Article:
Latha Caleb, Save the Children country director,
Oct. 6, 2009
“The children and the communities are still trying to clean up all the mess and the debris that is lying around. Many of the schools have started functioning but the schools also have to double up as evacuation centers. This means there is scarcity of space. We want our Child Friendly Spaces to function, we need to have space for additional toilets to be available, but there is a big constraint of space. There are three shifts per day in the schools – this means some of the children go to school at night! Many of the community members and the children were complaining that due to water logging their legs and feet have been affected by scabies and many of them have cracks on their skins.”
This was very useful information for us and we have now additionally added washing soap with higher sulphur content into the kit for the communities. There is still the challenge of dealing with the toilet facilities in the evacuation centers – what does one do? We made a few calls to other agencies to check how they are handling this situation and found that each one of us is trying o crack this one! Earlier today I went to the Johnson and Johnson office in the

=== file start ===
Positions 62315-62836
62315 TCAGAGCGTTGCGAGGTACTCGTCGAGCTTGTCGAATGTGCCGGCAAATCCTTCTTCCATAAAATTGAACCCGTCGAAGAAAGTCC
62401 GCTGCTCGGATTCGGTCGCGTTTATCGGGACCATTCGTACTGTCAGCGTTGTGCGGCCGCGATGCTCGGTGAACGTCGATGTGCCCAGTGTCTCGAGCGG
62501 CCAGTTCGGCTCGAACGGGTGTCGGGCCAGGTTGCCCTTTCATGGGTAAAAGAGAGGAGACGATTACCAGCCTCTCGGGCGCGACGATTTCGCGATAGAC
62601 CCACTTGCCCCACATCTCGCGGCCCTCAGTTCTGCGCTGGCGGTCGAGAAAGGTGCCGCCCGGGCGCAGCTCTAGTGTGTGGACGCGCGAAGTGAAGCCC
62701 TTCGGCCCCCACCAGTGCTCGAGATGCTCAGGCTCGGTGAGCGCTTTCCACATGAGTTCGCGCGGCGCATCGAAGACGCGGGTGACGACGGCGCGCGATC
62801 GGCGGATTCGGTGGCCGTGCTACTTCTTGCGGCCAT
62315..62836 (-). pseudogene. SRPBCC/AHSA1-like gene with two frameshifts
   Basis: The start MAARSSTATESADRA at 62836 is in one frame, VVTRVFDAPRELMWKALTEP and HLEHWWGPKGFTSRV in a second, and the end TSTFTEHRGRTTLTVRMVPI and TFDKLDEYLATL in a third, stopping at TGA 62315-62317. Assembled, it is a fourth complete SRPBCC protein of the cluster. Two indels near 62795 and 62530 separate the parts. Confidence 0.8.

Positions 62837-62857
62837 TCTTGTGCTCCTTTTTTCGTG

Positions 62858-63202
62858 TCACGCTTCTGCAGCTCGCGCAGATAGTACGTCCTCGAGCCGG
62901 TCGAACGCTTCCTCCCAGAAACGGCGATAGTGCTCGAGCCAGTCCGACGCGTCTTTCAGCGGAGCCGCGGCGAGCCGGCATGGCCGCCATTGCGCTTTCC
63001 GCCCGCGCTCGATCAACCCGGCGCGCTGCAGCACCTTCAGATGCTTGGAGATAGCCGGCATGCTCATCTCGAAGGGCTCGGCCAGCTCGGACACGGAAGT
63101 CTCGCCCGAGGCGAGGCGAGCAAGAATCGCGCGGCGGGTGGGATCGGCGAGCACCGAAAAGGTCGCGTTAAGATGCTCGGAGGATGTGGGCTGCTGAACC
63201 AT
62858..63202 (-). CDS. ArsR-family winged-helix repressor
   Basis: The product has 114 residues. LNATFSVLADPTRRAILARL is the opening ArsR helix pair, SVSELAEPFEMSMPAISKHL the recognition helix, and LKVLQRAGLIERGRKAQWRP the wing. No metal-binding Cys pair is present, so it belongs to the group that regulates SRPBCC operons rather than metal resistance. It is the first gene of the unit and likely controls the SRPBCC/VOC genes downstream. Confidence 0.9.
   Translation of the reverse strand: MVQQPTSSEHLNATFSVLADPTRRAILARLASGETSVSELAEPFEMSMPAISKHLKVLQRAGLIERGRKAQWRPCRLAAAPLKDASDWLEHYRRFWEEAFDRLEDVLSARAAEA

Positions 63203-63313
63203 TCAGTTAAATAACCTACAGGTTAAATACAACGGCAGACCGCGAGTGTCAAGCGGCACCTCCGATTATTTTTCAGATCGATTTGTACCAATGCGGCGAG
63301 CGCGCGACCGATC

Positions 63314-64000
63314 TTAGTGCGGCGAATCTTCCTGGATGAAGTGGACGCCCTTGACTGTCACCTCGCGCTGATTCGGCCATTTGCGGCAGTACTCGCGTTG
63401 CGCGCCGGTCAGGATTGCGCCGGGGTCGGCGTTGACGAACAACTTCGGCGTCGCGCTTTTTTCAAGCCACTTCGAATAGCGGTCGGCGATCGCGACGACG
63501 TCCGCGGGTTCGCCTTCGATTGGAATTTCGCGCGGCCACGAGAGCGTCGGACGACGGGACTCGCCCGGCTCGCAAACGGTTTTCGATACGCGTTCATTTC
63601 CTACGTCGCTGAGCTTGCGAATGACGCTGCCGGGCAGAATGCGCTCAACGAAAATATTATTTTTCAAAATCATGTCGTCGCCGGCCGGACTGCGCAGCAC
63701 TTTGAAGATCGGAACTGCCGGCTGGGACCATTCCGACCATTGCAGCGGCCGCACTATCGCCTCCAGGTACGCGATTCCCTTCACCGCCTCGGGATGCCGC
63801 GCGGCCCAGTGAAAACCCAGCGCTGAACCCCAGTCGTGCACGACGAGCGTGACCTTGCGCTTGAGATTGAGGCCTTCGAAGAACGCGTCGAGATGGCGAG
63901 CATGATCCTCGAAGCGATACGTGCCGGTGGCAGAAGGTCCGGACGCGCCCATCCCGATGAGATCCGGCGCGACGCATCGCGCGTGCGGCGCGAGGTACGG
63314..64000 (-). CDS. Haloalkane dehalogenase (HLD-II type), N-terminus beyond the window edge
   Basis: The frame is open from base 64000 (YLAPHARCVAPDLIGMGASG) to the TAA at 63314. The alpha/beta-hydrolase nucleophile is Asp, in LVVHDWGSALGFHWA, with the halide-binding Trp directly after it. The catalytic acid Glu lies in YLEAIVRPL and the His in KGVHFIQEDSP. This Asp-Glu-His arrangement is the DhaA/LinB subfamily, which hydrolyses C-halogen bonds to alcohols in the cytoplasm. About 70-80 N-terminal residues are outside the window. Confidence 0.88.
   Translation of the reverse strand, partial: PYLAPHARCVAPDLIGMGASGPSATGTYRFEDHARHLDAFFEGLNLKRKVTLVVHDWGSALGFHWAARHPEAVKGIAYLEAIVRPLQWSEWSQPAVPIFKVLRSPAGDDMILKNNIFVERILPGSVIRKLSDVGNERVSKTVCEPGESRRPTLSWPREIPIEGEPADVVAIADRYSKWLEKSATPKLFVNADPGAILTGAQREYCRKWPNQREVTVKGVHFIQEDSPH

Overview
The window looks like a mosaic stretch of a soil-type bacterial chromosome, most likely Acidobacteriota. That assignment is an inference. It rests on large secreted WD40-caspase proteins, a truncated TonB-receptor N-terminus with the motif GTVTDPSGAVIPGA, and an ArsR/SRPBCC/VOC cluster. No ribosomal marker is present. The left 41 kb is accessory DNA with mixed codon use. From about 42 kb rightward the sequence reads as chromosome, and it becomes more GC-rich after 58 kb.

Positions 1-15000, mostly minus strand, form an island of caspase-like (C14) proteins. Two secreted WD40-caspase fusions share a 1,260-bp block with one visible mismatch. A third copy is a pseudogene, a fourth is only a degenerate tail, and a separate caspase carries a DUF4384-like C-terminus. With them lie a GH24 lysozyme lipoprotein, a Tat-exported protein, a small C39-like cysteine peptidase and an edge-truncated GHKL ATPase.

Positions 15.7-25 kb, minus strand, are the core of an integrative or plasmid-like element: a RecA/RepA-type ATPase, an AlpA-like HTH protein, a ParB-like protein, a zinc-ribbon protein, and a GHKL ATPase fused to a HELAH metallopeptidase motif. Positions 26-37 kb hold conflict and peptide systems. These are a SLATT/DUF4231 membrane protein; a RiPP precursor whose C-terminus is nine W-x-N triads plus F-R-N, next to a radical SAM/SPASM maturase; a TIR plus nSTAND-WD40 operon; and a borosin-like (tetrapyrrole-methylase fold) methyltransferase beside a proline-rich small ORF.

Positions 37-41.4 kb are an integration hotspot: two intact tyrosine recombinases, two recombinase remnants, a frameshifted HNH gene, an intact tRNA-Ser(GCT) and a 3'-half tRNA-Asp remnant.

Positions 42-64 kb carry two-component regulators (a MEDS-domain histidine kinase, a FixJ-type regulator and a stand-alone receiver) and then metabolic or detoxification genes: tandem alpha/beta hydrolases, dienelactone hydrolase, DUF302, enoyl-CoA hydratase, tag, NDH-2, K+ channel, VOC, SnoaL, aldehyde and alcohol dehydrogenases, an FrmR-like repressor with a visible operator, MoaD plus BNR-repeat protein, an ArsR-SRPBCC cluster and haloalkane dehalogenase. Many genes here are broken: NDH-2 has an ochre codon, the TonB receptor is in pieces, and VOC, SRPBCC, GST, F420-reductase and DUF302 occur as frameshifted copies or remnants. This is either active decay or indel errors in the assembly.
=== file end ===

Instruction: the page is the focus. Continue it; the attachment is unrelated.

I am excited as tomorrow I would be visiting one of the evacuation centers where the Child Friendly Spaces are functioning. Reuters wants to do a feature on the Child Friendly Space and we want to do a good feature on this. As I step out of my room I see a frenzy of activity going on in the front office – bags of rice – blankets – slippers other items for the kits all being packed and kept ready for distribution. I hear the volunteers listening to the music as they pack.
Tomorrow is another day and we ill be reaching out to many more families and children but for this we need to prepare today!Learn more about Save the Children's response in the Philippines